In the original video, Mrs Wilson said she has experienced a rollercoaster of emotions after being told different things by different doctors.
She said: ‘I’ve got no care team now, I’m dying and I don’t even have a nurse, I don’t even have a doctor I can speak to.
‘All I’ve got is an oncologist who doesn’t take phone calls and he rings me every other Friday.
‘I’m in so much pain now I’ve literally been looking online and asking family members what I should do because I’ve got nobody to ask in the NHS.
‘People ask me “what about my care team?” and I just say Queen Elizabeth don’t have a care team, they don’t care. I don’t even have a MacMillan nurse.
‘Not once did the hospital or MacMillan nurses ever ask who’s got your kids or do you need help.
‘The hospital is that bad I saw a lady in chemotherapy and her children were sitting on the stairs waiting for their mum so I felt quite lucky that I have support from my friends and family.
‘My mum and dad have moved in with us to look after me.’
Despite the scolding, Mrs Wilson says her condition has improved since she raised the concerns. Her doctor has even said she could be put forward for surgery.
She also joked if she survived she would need to buy some new clothes and shoes because she had thrown all hers away.
Mrs Wilson married her long-term partner Daniel, 35, on February 18. She said she planned her wedding in a week because she had been told she was dying.
The couple have three children: Darcey, 14, Harry, six, and Nelly, four.
She said: ‘I have asked for my children to be tested because I have been worried about my cancer being hereditary but I’ve been totally ignored about that.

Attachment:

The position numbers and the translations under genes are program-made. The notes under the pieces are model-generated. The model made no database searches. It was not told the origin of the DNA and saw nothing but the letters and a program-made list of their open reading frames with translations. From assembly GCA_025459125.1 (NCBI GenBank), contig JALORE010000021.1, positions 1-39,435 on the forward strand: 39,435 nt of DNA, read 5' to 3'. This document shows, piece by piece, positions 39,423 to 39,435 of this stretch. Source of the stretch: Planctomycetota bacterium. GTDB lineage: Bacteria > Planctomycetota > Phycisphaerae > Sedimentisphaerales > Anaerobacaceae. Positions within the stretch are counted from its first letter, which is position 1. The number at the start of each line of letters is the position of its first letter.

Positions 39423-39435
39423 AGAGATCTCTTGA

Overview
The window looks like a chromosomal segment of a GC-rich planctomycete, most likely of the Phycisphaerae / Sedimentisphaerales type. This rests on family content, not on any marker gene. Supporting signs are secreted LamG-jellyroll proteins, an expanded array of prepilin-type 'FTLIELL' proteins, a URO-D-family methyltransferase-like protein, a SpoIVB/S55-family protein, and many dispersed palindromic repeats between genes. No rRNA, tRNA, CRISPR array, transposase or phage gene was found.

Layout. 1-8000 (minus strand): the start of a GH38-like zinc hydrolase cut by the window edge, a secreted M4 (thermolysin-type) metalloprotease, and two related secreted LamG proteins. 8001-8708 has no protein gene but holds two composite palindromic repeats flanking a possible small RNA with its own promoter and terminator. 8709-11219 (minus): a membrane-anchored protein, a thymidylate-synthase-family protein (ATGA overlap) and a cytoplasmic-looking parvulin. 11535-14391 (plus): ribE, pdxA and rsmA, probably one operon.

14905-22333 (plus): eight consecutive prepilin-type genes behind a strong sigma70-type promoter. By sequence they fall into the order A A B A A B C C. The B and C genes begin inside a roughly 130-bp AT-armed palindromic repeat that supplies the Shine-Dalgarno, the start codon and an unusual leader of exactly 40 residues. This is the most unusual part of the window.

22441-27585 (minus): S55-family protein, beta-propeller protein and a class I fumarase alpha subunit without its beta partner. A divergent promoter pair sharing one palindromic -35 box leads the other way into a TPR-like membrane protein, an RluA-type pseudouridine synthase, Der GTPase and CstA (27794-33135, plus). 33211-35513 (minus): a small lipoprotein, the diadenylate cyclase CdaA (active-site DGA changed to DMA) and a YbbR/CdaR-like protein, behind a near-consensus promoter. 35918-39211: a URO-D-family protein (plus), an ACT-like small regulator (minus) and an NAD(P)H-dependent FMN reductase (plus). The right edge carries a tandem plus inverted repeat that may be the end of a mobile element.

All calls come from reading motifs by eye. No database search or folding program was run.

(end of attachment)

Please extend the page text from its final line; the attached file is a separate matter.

‘As a mum I’ve tried keeping their lives as normal as possible, Harry going football, Nelly ballet and Darcey kick boxing.
‘Without the help from my mum, aunts, cousins and best mates I wouldn’t have been able to do it.’
Mrs Wilson married her long-term partner Daniel, 35, on February 18. She said: ‘We got married in a storm, the weather was crazy but it didn’t stop us from doing our vows and chucking the most fabulous party with all of our family and friends’
She said she planned her wedding in a week because she had been told she was dying
Mrs Wilson, from New Eltham, said over the course of her treatment she had been told she at various times she did and then didn’t have cancer, or vice versa.
She said: ‘It’s been a constant battle, being told one thing and then another.
‘One moment I have lung cancer the next I don’t, the operation on my bowel is a success and then it isn’t.
‘There have been days I wanted to end it all myself, I even looked into going to Switzerland for a lethal injection.
‘I thought about taking all my tablets and not waking up but then I thought I still have fight in me and the fight is for my children and they need to know they must never give up and they are the reason I’m still alive now.’
A fundraising page has been set up by the Wilson family to pay for private treatments abroad.
She said: ‘We are looking at every trial and every therapy to keep me alive as long as possible.’
A spokesperson for Lewisham and Greenwich NHS Trust said: ‘We are unable to comment on individual cases due to patient confidentiality.
‘Harriet will receive a full response to her complaint once we have completed our investigations and in the meantime we wish her all the best with her treatment.’